Whether you’re working with a local, regional or national residential builder, as a Realtor you should be looking for signs that your experience and integrity are valued.
The relationship between you and a builder should be one of transparency and trust — and of mutual recognition of the important role each of you plays in helping your buyers fulfill their desire for homeownership. According to the National Association of Realtors, 63 percent of new-home buyers purchased through a real estate agent in 2012.
While smaller builders may not have the capacity to show their appreciation for Realtors in the same way that a national builder can, Realtors and builders agree that frequent communication between the real estate community and builders is ideal.
“One of the most important things we do for Realtors is to show them that we value their time,” says Kira Sterling, chief marketing officer for Toll Brothers in Horsham, Pa. “We try to provide succinct communication with details about our offerings and train them about the advantages of new-home construction so they can become an expert in their own right.”
Does the Builder Communicate with Realtors?
Buyers’ agents want to feel welcome by builders, says Cindy Jez, vice president of the Richmond/Hampton Roads region of the New Homes Division of Long & Foster Real Estate in Richmond, Va.
“It’s in builders’ best interests to foster relationships with Realtors because we offer them an opportunity for repeat business,” says Jez. “Builders should use Realtors as their sphere of influence to promote their new communities and they should engage them by using social media to let them know about trends and new products.”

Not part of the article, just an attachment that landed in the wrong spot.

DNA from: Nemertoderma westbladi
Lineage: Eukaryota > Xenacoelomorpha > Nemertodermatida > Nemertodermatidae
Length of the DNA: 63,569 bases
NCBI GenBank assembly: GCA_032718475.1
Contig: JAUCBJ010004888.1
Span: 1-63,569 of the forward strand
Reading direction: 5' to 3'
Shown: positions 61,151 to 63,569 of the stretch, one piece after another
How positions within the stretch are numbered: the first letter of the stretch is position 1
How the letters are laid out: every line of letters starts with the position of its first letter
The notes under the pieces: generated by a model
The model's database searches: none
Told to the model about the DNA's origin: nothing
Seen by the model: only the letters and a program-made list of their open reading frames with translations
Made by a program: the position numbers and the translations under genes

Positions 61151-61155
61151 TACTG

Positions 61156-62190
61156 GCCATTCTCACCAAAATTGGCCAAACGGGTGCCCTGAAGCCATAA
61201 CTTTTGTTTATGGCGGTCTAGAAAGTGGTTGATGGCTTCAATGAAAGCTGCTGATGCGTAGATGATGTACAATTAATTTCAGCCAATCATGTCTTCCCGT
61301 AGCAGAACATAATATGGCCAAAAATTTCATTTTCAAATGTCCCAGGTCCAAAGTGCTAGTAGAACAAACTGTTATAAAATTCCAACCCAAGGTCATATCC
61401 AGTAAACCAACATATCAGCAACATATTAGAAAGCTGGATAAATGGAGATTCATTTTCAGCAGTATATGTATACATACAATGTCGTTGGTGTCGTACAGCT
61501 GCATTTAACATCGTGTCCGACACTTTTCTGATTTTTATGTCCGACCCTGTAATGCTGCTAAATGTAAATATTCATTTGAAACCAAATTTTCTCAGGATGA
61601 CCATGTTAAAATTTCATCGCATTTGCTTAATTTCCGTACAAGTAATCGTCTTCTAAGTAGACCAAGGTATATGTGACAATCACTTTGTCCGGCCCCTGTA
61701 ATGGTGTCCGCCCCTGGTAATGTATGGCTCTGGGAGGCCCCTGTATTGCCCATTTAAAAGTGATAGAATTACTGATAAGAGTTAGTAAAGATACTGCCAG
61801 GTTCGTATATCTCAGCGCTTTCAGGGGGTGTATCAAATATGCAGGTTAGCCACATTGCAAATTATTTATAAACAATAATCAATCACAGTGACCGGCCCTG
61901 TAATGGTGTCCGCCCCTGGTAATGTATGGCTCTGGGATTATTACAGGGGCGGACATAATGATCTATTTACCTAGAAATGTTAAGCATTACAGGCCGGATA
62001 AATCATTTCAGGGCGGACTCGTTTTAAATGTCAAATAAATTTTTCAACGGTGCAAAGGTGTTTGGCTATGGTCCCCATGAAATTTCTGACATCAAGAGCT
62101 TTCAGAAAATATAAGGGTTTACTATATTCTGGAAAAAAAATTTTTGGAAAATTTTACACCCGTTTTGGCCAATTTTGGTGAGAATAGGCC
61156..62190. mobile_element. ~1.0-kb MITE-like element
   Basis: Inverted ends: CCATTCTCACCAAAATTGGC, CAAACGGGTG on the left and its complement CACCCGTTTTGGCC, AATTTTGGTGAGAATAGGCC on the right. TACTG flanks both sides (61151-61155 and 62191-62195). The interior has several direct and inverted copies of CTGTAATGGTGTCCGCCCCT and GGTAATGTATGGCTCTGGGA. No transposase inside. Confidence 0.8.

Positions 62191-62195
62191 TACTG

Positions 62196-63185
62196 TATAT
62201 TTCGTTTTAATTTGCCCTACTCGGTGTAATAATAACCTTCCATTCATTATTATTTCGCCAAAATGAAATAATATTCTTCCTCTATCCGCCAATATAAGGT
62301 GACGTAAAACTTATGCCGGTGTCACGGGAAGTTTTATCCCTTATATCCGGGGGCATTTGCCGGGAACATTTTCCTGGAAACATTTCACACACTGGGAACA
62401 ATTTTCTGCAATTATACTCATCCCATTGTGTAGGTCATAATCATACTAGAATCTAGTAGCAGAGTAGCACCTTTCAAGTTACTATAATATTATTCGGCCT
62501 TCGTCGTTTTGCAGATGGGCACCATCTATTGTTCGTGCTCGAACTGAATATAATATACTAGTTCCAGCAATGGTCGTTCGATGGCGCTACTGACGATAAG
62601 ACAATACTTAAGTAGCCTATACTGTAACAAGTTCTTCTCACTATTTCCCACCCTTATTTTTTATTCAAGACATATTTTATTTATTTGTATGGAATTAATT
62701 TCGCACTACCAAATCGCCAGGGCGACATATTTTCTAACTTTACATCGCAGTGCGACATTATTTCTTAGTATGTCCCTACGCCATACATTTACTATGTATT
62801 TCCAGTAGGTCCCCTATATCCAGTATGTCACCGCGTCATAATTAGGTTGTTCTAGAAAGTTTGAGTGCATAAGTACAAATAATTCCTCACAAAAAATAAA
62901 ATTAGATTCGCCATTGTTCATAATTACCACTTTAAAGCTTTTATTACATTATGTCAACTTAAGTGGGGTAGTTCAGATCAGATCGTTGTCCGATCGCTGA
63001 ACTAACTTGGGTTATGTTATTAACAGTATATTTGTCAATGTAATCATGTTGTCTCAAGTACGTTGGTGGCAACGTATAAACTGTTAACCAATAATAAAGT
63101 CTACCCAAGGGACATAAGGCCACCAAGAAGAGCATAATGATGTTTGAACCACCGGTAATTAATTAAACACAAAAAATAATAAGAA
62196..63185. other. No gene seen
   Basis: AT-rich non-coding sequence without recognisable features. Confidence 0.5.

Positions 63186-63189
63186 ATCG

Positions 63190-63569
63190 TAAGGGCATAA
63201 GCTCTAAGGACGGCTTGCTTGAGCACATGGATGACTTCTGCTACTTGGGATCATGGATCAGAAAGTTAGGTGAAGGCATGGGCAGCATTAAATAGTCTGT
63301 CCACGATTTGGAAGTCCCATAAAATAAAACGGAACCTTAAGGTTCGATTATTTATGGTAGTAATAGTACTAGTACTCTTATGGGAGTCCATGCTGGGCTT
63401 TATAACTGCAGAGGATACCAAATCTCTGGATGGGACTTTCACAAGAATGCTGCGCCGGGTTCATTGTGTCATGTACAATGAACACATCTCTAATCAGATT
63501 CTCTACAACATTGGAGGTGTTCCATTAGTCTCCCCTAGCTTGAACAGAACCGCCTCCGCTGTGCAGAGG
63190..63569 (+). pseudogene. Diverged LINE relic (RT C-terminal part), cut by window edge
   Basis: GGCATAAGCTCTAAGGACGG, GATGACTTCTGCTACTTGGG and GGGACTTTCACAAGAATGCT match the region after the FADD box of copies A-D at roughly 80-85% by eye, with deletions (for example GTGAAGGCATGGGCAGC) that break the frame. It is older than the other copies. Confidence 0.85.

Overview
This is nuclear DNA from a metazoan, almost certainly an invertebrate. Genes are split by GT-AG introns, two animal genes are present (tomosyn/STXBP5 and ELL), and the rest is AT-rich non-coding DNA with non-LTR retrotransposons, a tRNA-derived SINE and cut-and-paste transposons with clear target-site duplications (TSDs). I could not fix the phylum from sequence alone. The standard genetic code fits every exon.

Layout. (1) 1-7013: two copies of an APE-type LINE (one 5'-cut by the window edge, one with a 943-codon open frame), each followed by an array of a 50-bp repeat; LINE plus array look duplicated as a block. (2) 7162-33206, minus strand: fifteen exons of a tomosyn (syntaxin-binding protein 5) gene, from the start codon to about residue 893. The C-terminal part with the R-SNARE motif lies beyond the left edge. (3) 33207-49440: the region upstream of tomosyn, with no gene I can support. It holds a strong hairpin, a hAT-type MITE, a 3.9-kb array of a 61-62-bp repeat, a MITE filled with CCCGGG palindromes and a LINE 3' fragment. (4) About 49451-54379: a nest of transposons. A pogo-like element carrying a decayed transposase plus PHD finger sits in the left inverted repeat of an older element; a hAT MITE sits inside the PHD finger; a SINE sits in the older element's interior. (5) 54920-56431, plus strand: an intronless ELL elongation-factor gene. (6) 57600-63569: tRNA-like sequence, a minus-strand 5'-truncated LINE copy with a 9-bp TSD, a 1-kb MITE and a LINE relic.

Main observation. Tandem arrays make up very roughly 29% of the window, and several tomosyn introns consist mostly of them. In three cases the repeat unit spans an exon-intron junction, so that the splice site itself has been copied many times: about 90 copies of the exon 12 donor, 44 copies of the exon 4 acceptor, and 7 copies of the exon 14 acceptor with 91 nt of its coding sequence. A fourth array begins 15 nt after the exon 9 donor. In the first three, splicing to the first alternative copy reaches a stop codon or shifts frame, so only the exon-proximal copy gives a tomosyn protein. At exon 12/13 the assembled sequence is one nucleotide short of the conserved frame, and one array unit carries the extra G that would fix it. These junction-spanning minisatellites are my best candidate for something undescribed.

It’s helpful for Realtors to get information in advance about new sections opening in a development or a new model that’s about to open, says Raylene Lewis, a Realtor with Century 21 Beal in College Station, Texas.
“One local builder remodeled a spec house and brought in a group of Realtors so we could see it,” says Lewis. “The builder made a clear distinction between what was standard and what was an upgrade, so when we bring in buyers later we can sound knowledgeable.”
Kim Ambrose, vice president of marketing for Miller & Smith homebuilders in McLean, Va., says she sends email blasts specifically written for Realtors with the most up-to-date information on all their communities, including price changes, community amenities, new floorplans, advance notice of sections about to open for sale and updates on any immediate delivery homes.
The company keeps a database of Realtors who’ve worked with them in the past. In addition to email updates about available inventory, Sterling says Toll Brothers sends representatives to the weekly office meetings held at real estate brokerages to answer questions and present material about their latest developments. “We also arrange bus or shuttle tours of our homes so they can see everything we have to offer to their buyers,” says Sterling.